One of the few positives that have come out of the pandemic is an increase in the number of new start-up businesses in Australia.
My explanation for this is that as large businesses have made their workforce redundant during the pandemic, those retrenched individuals have boldly decided to take their financial destiny into their own hands and open their own business.
Plus, it’s innate to our national identity. Australians are exceptionally resilient (bushfires, floods, cyclones anyone?) and given the bad news of being laid off from an employer that many have served loyally for years, the former employee has dusted themselves off, shown some self-belief and decided to ‘give it a go’.
Without being too over confident, the recovery of the Australian economy post pandemic is in the bag. It’s not going to be led by big businesses rehiring their workforces because we all know that ‘making a profit’ will see them only hiring back just enough people to do the work (at the cheapest wage). The airlines are proof positive of this, with most of them announcing to the ASX that the full compliment of their workforce won’t be rehired until 2022, maybe.
Our economic recovery is going to be led by an army of small business owners who have found better, faster and cheaper ways to deliver products and services to the customers they used to service while working for big business. There are currently over two million small businesses that make up 97% of the total number of businesses in Australia (and growing). If each one of those hires one person (not counting the new business owner), that is two million new jobs or 8% of the population.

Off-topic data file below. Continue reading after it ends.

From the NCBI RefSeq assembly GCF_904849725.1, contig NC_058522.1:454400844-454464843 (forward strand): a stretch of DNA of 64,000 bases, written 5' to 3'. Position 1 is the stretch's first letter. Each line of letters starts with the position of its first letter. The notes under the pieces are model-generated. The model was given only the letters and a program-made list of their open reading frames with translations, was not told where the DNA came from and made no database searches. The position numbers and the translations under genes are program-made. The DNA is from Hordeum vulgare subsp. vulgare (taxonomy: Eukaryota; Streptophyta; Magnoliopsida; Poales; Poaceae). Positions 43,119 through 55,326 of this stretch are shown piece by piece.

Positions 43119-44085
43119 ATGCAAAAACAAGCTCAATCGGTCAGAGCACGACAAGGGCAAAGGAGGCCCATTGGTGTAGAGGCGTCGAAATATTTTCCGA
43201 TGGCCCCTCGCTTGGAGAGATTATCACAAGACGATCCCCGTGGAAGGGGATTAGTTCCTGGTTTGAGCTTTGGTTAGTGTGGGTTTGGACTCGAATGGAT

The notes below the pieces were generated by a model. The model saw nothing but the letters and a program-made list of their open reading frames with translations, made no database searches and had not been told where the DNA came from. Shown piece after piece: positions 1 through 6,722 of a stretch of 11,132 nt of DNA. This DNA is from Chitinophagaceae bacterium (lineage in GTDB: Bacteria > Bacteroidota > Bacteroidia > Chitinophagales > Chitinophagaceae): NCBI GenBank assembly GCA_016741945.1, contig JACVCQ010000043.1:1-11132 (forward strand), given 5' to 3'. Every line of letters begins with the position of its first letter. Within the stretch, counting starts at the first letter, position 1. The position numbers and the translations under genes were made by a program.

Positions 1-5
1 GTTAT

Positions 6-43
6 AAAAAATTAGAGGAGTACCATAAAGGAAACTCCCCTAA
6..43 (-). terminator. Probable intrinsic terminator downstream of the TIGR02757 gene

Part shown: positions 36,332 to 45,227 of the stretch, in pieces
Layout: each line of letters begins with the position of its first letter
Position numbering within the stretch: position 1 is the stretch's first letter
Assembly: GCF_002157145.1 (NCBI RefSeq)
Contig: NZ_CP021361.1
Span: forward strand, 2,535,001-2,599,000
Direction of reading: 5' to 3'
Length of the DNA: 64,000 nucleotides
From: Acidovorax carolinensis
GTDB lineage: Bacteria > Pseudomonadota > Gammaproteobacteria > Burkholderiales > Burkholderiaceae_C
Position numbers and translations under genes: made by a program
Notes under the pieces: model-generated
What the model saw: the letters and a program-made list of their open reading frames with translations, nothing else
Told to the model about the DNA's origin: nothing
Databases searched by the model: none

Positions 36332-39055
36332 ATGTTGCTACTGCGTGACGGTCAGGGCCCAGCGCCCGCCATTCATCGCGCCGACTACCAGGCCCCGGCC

Some might say the larrikin in us loves any opportunity to give the finger to “the man”. But having worked with hundreds of business owners over the past eight years, I’ve found that all it takes to turn a dedicated employee into an successful entrepreneur is a little push (or redundancy) to believe in themselves. Overcoming the very real fear of not getting a weekly pay cheque (or EFT payment these days) to cover living expenses and the mortgage, is by far the biggest hurdle new start up business owners face.
However, the rise of the online economy has made it easier than ever before to set up any kind of business, in any industry, and immediately attract a (paying) customer base. How?
Before they start, the smart operators will write a business plan (or have one written for them). Not because a Harvard study says that’s what most successful operators do, but because it’s the best way to overcome the paralysing fear of business failure and being unable to pay the bills.
By pre-testing the feasibility of the idea (objectively), the budding entrepreneur makes sure that every aspect of the new business has been considered and determines whether it will make a profit. By considering products, pricing, policies, services, suppliers, staffing, equipment required, likely risks, insurance, competitors, customer base, and many other variables, the business owner will very quickly realise whether their idea will work or not.
The other limitation that holds back many budding business owners is the mistaken belief that they need a business degree to run a successful business. While it doesn’t hurt, having industry experience gained from years as an employee and identifying a unfulfilled customer need, is far more valuable.
Without offending the titans of business with a gross oversimplification, the secret to business success is simply making more revenue than expenses. There are many ways of doing that which fill thousands of business books, university courses, YouTube channels and TED Talks but every type of for-profit business faces the same challenge.
So, if you are one of those made redundant due to the pandemic (or want to take control of your own employment destiny), don’t rule out setting up your own business (and don’t forget the business plan). It will be the fastest way to re-join the workforce and you will be in the vanguard of the Australian economic recovery with the high likelihood of continued Government support through business grants, new employee incentives and tax relief.
As the truism states, if you want to make your dream job come true, the best way is to create it yourself.